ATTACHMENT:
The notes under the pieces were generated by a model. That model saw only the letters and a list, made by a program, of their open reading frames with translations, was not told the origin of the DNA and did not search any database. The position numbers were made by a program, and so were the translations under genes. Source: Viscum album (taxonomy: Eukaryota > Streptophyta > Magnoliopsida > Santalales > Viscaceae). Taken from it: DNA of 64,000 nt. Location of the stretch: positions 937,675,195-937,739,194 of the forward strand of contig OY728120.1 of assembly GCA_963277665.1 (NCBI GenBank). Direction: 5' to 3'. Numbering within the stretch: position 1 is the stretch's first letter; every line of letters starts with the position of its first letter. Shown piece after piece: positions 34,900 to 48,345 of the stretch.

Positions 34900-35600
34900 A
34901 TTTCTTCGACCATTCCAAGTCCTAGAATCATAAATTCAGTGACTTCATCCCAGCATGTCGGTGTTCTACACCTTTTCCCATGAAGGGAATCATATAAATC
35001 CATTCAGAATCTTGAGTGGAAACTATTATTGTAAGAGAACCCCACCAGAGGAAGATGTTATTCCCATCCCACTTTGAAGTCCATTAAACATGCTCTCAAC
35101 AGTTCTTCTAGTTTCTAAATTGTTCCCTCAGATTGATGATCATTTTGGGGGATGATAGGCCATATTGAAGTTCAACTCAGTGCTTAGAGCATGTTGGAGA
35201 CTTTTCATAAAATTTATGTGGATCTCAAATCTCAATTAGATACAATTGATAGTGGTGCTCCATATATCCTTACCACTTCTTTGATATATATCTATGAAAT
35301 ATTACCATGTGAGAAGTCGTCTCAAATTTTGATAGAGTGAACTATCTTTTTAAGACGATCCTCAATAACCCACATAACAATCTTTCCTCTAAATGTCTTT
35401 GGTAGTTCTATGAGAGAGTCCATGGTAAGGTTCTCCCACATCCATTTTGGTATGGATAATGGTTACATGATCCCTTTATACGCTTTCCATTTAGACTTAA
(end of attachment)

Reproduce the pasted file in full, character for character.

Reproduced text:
The notes under the pieces were generated by a model. That model saw only the letters and a list, made by a program, of their open reading frames with translations, was not told the origin of the DNA and did not search any database. The position numbers were made by a program, and so were the translations under genes. Source: Viscum album (taxonomy: Eukaryota > Streptophyta > Magnoliopsida > Santalales > Viscaceae). Taken from it: DNA of 64,000 nt. Location of the stretch: positions 937,675,195-937,739,194 of the forward strand of contig OY728120.1 of assembly GCA_963277665.1 (NCBI GenBank). Direction: 5' to 3'. Numbering within the stretch: position 1 is the stretch's first letter; every line of letters starts with the position of its first letter. Shown piece after piece: positions 34,900 to 48,345 of the stretch.

Positions 34900-35600
34900 A
34901 TTTCTTCGACCATTCCAAGTCCTAGAATCATAAATTCAGTGACTTCATCCCAGCATGTCGGTGTTCTACACCTTTTCCCATGAAGGGAATCATATAAATC
35001 CATTCAGAATCTTGAGTGGAAACTATTATTGTAAGAGAACCCCACCAGAGGAAGATGTTATTCCCATCCCACTTTGAAGTCCATTAAACATGCTCTCAAC
35101 AGTTCTTCTAGTTTCTAAATTGTTCCCTCAGATTGATGATCATTTTGGGGGATGATAGGCCATATTGAAGTTCAACTCAGTGCTTAGAGCATGTTGGAGA
35201 CTTTTCATAAAATTTATGTGGATCTCAAATCTCAATTAGATACAATTGATAGTGGTGCTCCATATATCCTTACCACTTCTTTGATATATATCTATGAAAT
35301 ATTACCATGTGAGAAGTCGTCTCAAATTTTGATAGAGTGAACTATCTTTTTAAGACGATCCTCAATAACCCACATAACAATCTTTCCTCTAAATGTCTTT
35401 GGTAGTTCTATGAGAGAGTCCATGGTAAGGTTCTCCCACATCCATTTTGGTATGGATAATGGTTACATGATCCCTTTATACGCTTTCCATTTAGACTTAA